The NFL’s off-the-field business has joined most of the rest of the country in full work-from-home mode, turning signings and trades into tests of patience and technology.
Conducting a free agency period during a global pandemic has produced complications well beyond the usual salary-cap constraints.
“It is an offseason unlike any other I have experienced in my three decades in the business,” said Drew Rosenhaus, whose agency Rosenhaus Sports represents more than 100 players in the league.
Because team facilities have closed out of concern for the spread of the coronavirus, players have not been able to take the physical exams required to finalize contracts with team physicians.
In some cases, both sides have been able to alternatively agree on a third-party doctor in the player’s home area. In other situations, the process has hit some snags of disagreement.
“Every team prefers their own doctors for the player they’re giving millions of dollars to, to do a physical, so I understand where teams are coming from,” said Ron Slavin, of the Sportstars agency. “But we’re in this situation where you would hope everybody would work together to make it right.”
Blake Baratz, of the Institute for Athletes, posted on Twitter a sign-of-the-times picture of him at the home of Minnesota Vikings fullback C.J. Ham with the two of them bumping elbows in celebration of him signing his new contract. They’re both based in the same market as the team, in this unique case, but that’s the exception and not the rule. The league has also halted club personnel travel to meet with free agents as a safeguard.
“It is in many respects a setback for players that had injuries last year where some clubs would like to spend more time with them, and not taking visits is tough for them because they don’t get a chance to meet with coaches and members of the organization and really get to know them,” Rosenhaus said. “In similar respects, it is tough for NFL teams if they have questions about a player’s background or his characters issues.”
He added: “The money doesn’t last forever and if a guy has a chance to make money sometimes to provide security for his family, they don’t have the luxury of waiting.”
So the market is open, but not as wide as normal. The NFL does not allow electronic signatures on contracts, requiring plenty of printing, scanning and sending.
“Yes, the NBA allows e-signatures. Yes, a lot of financial companies allow them. Millions of dollars can be transmitted via e-signatures, but the National Football League will not,” said Priority Sports and Entertainment agent Mike McCartney, who is working from his Chicago-area home. “At least at the office, we had mechanisms to print and scan, and it was not very difficult. At home, it’s much more of a challenge for me. I don’t know if it’s true for every agent. Maybe I need a new printer!”
Clients, naturally, have been quizzing McCartney after they’ve agreed to deals with their new clubs about the next steps.
“Players are asking me questions, ‘When do I get to go to my new team? When does football start?’ I don’t have a crystal ball. No one knows where this thing is headed,” McCartney said. “We’re praying that it stops quickly, but the worst-case scenarios are scary. So we’re literally taking a lot of this day by day.”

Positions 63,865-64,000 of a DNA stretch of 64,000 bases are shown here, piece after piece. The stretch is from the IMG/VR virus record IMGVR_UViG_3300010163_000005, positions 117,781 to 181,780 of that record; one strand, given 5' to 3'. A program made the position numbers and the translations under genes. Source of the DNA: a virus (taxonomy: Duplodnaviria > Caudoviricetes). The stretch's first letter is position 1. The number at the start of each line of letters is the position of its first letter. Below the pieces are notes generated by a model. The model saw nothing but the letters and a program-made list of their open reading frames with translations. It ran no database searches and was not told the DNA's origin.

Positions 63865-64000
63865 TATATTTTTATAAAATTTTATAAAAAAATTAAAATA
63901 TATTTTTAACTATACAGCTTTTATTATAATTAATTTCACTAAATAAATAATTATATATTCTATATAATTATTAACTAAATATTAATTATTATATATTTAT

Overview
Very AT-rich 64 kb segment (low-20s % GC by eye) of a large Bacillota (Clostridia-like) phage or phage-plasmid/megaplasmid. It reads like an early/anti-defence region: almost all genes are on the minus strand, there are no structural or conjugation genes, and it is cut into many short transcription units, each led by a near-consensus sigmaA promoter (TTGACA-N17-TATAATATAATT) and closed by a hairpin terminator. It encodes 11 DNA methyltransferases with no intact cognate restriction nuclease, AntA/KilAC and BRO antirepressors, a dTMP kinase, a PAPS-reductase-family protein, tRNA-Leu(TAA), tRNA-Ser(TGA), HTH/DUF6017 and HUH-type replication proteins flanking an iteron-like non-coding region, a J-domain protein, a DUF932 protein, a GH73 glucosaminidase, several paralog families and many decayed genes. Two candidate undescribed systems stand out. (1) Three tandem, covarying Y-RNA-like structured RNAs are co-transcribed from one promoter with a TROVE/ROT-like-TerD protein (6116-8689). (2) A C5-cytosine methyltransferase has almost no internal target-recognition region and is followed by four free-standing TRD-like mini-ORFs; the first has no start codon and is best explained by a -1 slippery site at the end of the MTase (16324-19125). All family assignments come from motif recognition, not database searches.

Then there’s the matter of managing salary caps and trading players while the world is dealing with unprecedented devastation related to the virus.
“While it favors myself, my business, and my clients, it is absolutely asinine, inconsiderate, and frankly ignorant for the NFL to start this league year amongst everything that is going on. It is a logistical nightmare and completely avoidable,” Baratz tweeted this week.
The NFL changed course on Thursday, allowing teams to announce agreements they have reached with free agents, as well as trades that are formally submitted to the league. Though the NFL’s new business year began on Wednesday, the league initially instructed teams to hold back direct confirmations of those transactions because they are not considered official until players have passed physicals and contracts are signed. The agreements and trades leaked out anyway.
The biggest move made on Thursday? Todd Gurley got cut by the Los Angeles Rams, less than two years after one of the game’s best rushers got a big new deal.
Plagued by injury lately, Gurley will still count $20.15 million against the salary cap for the Rams. He signed a four-year, $60 million contract with $45 million guaranteed in June 2018, but after helping the Rams win the NFC that season, he hurt his left knee. That slowed him considerably, first in the playoffs leading up to the Super Bowl, then throughout the 2019 season. He rushed for a career-low 857 yards last year, playing sparingly.
His release can’t be comforting to other running backs around the NFL. If Gurley is expendable — yes, the contract and injury played a key role — then can any running back feel secure?
In other news:
— The Detroit Lions agreed to trade their best cornerback, Darius Slay, to Philadelphia. Rosenhaus confirmed the deal and that Slay has agreed to a three-year, $50 million extension with the Eagles. Slay sought a new contract before last season and did not attend Detroit’s mandatory minicamp. He ended up reporting to training camp and drew a third career Pro Bowl selection.
— The Denver Broncos waived 2013 Super Bowl MVP Joe Flacco. He had lost his job to rookie Drew Lock and also has neck issues that could affect him if he continues playing.
— The Vikings added defensive tackle Michael Pierce, formerly of the Ravens, and brought back kicker Dan Bailey and backup quarterback Sean Mannion.
AP Pro Football Writer Schuyler Dixon and AP Sports Writer Steve Reed contributed to this report.
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